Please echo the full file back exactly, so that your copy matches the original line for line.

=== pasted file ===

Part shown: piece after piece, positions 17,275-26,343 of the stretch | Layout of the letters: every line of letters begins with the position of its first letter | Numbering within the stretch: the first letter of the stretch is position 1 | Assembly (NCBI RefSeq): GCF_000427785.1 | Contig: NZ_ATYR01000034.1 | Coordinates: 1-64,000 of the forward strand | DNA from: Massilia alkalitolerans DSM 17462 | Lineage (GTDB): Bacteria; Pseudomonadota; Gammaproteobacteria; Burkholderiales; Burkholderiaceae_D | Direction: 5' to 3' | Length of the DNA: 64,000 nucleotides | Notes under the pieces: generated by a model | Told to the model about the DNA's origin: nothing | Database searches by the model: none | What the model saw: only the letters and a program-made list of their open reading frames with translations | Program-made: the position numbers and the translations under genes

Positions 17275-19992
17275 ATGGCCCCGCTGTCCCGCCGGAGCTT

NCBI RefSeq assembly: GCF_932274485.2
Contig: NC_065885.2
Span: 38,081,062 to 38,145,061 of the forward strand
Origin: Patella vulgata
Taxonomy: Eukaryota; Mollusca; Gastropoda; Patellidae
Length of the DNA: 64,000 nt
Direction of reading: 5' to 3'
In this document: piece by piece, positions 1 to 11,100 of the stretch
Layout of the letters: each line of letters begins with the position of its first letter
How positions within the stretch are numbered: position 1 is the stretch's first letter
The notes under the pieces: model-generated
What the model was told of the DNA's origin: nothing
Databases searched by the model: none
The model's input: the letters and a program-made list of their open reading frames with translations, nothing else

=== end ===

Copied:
Part shown: piece after piece, positions 17,275-26,343 of the stretch | Layout of the letters: every line of letters begins with the position of its first letter | Numbering within the stretch: the first letter of the stretch is position 1 | Assembly (NCBI RefSeq): GCF_000427785.1 | Contig: NZ_ATYR01000034.1 | Coordinates: 1-64,000 of the forward strand | DNA from: Massilia alkalitolerans DSM 17462 | Lineage (GTDB): Bacteria; Pseudomonadota; Gammaproteobacteria; Burkholderiales; Burkholderiaceae_D | Direction: 5' to 3' | Length of the DNA: 64,000 nucleotides | Notes under the pieces: generated by a model | Told to the model about the DNA's origin: nothing | Database searches by the model: none | What the model saw: only the letters and a program-made list of their open reading frames with translations | Program-made: the position numbers and the translations under genes

Positions 17275-19992
17275 ATGGCCCCGCTGTCCCGCCGGAGCTT

NCBI RefSeq assembly: GCF_932274485.2
Contig: NC_065885.2
Span: 38,081,062 to 38,145,061 of the forward strand
Origin: Patella vulgata
Taxonomy: Eukaryota; Mollusca; Gastropoda; Patellidae
Length of the DNA: 64,000 nt
Direction of reading: 5' to 3'
In this document: piece by piece, positions 1 to 11,100 of the stretch
Layout of the letters: each line of letters begins with the position of its first letter
How positions within the stretch are numbered: position 1 is the stretch's first letter
The notes under the pieces: model-generated
What the model was told of the DNA's origin: nothing
Databases searched by the model: none
The model's input: the letters and a program-made list of their open reading frames with translations, nothing else